The mechanical and morphological properties of titanium as well as its biocompatibility and osteoinductive characteristics have made it the material of choice for dental implant systems. Although the success rate of titanium implants exceeds 90% in healthy individuals, a large subset of the population has one or more risk factors that inhibit implant integration. Treatments and coatings have been developed to improve clinical outcomes via introduction of appropriate surface topography, texture and roughness or incorporation of bioactive molecules. It is essential that the coatings and associated deposition techniques are controllable and reproducible. Currently, methods of depositing functional coatings are dictated by numerous parameters (temperature, particle size distribution, pH and voltage), which result in variable coating thickness, strength, porosity and weight, and hinder or preclude biomolecule incorporation. Silk is a highly versatile protein with a unique combination of mechanical and physical properties, including tunable degradation, biocompatibility, drug stabilizing capabilities and mechanical properties. Most recently an electrogelation technique was developed which allows for the deposition of gels which dry seamlessly over the contoured topography of the conductive substrate. In this work we examine the potential use of silk electrogels as mechanically robust implant coatings capable of sequestering and releasing therapeutic agents. Electrodeposition of silk electrogels formed in uniform electric fields was characterized with respect to field intensity and deposition time. Gel formation kinetics were used to derive functions which allowed for the prediction of coating deposition over a range of process and solution parameters. Silk electrogel growth orientation was shown to be influenced by the applied electric field. Coatings were reproducible and tunable via intrinsic silk solution properties and extrinsic process parameters. Adhesion was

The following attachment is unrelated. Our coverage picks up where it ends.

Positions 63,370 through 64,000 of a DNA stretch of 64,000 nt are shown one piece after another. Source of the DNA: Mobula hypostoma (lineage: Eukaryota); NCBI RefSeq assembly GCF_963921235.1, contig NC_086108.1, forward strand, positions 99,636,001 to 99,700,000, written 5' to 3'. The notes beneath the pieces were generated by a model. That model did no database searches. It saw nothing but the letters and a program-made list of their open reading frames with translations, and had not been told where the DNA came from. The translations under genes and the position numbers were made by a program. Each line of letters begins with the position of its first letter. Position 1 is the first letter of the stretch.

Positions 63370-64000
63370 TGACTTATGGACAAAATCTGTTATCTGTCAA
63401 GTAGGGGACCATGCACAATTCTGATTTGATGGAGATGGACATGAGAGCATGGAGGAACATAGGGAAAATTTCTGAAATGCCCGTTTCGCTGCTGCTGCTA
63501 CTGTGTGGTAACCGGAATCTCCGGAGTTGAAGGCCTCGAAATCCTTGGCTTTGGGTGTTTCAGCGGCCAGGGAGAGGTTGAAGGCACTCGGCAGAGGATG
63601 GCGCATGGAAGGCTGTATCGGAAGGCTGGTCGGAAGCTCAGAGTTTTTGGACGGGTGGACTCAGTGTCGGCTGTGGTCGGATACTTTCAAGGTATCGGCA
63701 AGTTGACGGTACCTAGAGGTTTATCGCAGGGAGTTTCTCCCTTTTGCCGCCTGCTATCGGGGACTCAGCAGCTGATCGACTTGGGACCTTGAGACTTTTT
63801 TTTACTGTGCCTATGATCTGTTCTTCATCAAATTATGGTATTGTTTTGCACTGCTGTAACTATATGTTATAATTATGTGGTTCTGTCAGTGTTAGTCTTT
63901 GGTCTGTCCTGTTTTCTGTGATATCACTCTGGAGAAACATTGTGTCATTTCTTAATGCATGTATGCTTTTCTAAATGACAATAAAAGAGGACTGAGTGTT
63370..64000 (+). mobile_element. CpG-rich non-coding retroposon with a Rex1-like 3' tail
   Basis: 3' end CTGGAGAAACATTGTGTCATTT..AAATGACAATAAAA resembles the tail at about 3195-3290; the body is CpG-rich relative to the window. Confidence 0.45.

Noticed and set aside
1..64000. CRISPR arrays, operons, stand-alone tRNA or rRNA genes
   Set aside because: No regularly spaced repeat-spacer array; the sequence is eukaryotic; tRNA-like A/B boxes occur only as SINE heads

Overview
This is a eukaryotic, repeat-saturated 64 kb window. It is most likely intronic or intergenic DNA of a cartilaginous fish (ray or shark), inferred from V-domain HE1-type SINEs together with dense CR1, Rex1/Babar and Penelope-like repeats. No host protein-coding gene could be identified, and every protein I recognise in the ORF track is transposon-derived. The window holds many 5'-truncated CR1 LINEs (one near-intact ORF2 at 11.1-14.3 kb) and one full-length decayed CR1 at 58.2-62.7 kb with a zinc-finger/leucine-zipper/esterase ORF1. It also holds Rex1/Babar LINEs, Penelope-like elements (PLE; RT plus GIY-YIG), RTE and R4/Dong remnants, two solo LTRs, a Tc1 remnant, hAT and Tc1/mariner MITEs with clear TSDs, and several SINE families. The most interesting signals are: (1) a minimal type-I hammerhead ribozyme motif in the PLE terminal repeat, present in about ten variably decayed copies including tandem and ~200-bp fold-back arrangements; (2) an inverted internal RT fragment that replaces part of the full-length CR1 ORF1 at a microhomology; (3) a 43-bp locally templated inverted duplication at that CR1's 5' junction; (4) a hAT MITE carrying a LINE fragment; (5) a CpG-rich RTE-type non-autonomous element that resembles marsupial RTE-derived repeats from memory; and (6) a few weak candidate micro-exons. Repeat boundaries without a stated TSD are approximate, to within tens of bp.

14. Tunable green graphene-silk biomaterials: Mechanism of protein-based nanocomposites.

    PubMed

    Wang, Fang; Jyothirmayee Aravind, S S; Wu, Hao; Forys, Joseph; Venkataraman, Venkat; Ramanujachary, Kandalam; Hu, Xiao

    2017-10-01

    Green graphene materials prepared by photoreduction of graphite oxide were first time blended with aqueous-based silk fibroin proteins to improve the mechanical and thermal properties of silk biomaterials, and their nanocomposite interaction mechanism was illustrated. Powder X-ray diffraction (XRD) analysis confirmed the complete exfoliation of graphite oxide to graphene in presence of focused pulses of solar radiation. By varying the concentration of graphene (0.1wt% to 10wt%), a series of free standing graphene-silk films were prepared and were systematically characterized by Fourier transform infrared spectroscopy (FTIR), scanning electron microscopy (SEM) and nanoindentation measurements. The homogeneity of graphene in silk as well as the thermal stability of the composite films was demonstrated by thermal gravimetric analysis (TGA) and temperature-modulated differential scanning calorimetry (TMDSC). Surprisingly, silk composite film containing only 0.5wt% of graphene gives the highest Young's modulus of 1.65GPa (about 5.8 times higher than the pure silk's modulus), indicating a nano-composite to micro-composite transition of silk-graphene structure occurred around this mixing ratio. This finding provided an easy approach to improve the elastic modulus and other physical properties of silk materials by adding a tiny amount of graphene sheets. Fibroblast cells studies also proved that these graphene-silk materials can significantly improve cell adhesion, growth and proliferation. This protein nanocomposite study provided a useful model to understand how to manipulate the hydrophobic-hydrophobic and polar-polar interactions between high-surface-area inorganic nanomaterials and amphiphilic protein materials, which has many emerging applications in the material science and engineering, such as bio-device fabrication, drug storage and release, and tissue regeneration. Copyright © 2017 Elsevier B.V. All rights reserved.

  15. Processing and characterization of silk sericin from Bombyx mori and its application in biomaterials and biomedicines.

    PubMed

    Cao, Ting-Ting; Zhang, Yu-Qing

    2016-04-01